Le Mans 24 Hours 2024 – Finish (5)

When one door won’t close perhaps it does not matter—or some other profound observation. As the final two hours unwound it was increasingly clear that four cars were left in the fight, two each from Ferrari and Toyota. There was an ever darker horse in the form of the No. 6 Porsche of Laurens Vanthoor further back.

The battles were close in the final hours with the No. 50 Ferrari nearly colliding with the No. 8 Toyota. Jose Maria Lopez had a slight spin in the Toyota while it was soon noted that the “passenger” door of the Ferrari was not properly closed. While it was not black flagged there was enough concern that race director Eduardo Freitas noted it to the team. It became part of the rationale for having Nicklas Nielsen make the first of the final stops for the leaders. The Dane stayed aboard No. 50, although it dropped behind Lopez, Alessandro Pier Guidi (No. 51 Ferrari) and Vanthoor.

Pier Guidi then ceded the spot to Nielsen while the Porsche made its stop as did Lopez. This cycled Nielsen back to the top. The question remained as to whether the No. 50 Ferrari stopped too early and would make it to the end on its allotted petrol-hybrid energy allotment. While the weather remained problematic with periodic strong deluges in various parts of the circuit, the slower speeds actually worked to Ferrari’s favour.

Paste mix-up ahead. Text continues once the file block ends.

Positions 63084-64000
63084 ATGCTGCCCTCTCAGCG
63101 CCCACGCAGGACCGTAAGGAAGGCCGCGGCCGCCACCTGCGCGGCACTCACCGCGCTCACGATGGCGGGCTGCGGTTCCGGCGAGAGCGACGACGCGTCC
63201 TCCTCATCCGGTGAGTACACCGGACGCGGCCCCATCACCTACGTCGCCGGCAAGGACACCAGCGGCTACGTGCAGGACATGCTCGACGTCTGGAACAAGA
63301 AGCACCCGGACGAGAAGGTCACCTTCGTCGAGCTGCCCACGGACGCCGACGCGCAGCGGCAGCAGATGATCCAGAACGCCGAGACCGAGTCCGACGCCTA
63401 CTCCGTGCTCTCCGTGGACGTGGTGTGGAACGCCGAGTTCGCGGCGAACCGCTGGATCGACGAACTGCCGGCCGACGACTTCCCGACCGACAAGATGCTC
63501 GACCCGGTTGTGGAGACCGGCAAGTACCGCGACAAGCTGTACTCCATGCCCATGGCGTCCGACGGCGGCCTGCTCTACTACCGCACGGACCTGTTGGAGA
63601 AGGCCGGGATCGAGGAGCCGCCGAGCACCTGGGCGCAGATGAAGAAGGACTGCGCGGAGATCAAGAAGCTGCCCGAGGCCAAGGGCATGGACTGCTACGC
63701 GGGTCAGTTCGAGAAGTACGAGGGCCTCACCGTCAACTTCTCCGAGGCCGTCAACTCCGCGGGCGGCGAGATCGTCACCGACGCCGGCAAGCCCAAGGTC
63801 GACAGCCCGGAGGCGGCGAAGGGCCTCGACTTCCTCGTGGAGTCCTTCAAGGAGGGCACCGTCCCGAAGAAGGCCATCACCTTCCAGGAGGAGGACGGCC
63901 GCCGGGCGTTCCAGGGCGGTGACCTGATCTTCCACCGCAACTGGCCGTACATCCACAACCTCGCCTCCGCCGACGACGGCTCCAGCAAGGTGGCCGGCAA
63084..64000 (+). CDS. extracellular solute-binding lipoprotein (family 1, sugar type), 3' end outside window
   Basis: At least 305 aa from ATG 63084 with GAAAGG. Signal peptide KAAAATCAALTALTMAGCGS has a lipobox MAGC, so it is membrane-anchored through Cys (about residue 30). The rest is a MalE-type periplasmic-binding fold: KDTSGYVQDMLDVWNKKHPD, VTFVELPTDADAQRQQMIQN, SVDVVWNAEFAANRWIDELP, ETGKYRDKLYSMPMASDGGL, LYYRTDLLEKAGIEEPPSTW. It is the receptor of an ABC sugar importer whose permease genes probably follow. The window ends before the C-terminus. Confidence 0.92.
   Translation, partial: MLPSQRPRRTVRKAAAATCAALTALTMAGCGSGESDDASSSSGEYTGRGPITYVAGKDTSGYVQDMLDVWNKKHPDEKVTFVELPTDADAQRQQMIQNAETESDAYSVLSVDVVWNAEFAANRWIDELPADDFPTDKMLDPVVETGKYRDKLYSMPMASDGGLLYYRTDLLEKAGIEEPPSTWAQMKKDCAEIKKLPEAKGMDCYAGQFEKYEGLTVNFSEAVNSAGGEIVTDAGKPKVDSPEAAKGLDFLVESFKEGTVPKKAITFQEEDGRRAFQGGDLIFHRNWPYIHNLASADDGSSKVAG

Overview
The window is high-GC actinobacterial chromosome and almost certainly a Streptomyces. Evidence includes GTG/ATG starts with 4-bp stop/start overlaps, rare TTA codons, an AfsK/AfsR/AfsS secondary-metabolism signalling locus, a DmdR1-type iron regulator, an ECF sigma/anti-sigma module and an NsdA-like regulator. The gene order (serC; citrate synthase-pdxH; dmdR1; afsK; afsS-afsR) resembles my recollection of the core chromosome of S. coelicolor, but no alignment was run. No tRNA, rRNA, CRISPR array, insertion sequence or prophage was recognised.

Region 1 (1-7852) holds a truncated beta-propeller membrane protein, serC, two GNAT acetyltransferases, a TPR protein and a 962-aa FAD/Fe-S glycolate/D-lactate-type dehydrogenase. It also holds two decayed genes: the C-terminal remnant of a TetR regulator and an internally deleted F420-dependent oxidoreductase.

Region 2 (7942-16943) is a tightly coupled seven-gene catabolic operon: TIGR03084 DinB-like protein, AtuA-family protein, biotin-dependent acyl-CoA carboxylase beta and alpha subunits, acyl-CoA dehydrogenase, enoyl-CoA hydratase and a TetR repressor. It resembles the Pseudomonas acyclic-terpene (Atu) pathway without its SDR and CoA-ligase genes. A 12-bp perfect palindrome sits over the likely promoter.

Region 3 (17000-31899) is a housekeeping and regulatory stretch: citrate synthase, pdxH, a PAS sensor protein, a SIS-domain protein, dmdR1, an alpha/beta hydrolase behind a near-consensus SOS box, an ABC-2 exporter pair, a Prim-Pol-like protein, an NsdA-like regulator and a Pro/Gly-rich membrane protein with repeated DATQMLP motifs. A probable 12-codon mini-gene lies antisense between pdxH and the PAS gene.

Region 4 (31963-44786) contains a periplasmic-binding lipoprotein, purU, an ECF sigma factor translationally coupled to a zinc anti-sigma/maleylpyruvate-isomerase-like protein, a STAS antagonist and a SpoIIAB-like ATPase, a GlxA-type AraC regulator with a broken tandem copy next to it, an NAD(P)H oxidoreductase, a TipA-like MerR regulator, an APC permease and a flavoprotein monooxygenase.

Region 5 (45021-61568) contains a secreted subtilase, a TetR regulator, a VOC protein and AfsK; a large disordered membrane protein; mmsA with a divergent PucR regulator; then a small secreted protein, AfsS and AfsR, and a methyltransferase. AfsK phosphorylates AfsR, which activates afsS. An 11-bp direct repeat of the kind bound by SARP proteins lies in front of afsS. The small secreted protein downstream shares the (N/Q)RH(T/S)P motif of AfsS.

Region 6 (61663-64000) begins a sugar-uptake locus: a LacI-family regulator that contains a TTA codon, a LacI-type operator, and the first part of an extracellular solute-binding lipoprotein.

The LM P2 contest continued its pattern of near constant shifting during the closing hours  although it finally settled into Oliver Jarvis (No. 22 United Autosports) about 20 seconds clear of Clement Novalak (No. 34, Inter Europol) and Van Uitert in No. 28 (Idec). The long class leading No. 183 of AF Corse dropped just a bit but still claimed the Pro-Am trophy. There was a bit of drama near the end when Jarvis got rather sideways, nearly tossing away a sure victory.

Richard Lietz extended the lead of the No. 91 Porsche to take a nearly 30 second win in GT3. He was followed home by Augusto Farfus in the No. 31 BMW—their solid if unspectacular drive salvaging an otherwise bad weekend for the Bavarian brand. Dennis Olsen was next, handing the brand new Ford Mustang a fine podium spot.

During the last hour there remained some possibility of a final fight for both first and third overall. The No. 6 Porsche was within striking distance of the No. 51 Ferrari and the Toyota was clearly lapping faster than the leading Ferrari. But within minutes of each other the respective team managers of Vanthoor (Penske Porsche) and Lopez (Toyota Gazoo) ordered their drivers to stand down and hold position as there was too much to lose and no likely hope to continue the battle.

There would be no last minute heartbreaks such as late retirements. Indeed the long hibernating No. 20 BMW “Art Car” reemerged for a ceremonial finish although it was too far down to be classified. But there was lots of emotion. Co-drivers Miguel Molina and Antonio Fuoco were openly weeping in joy as the No. 50 passed the flag at 16:00 and there wasn’t a dry eye in the cockpit either as Niklas Nielsen pounded the wheel in joy. After 58 years without an overall victory at Le Mans, the most iconic name in sports cars has won the endurance classic twice in a row.

By Janos Wimpffen

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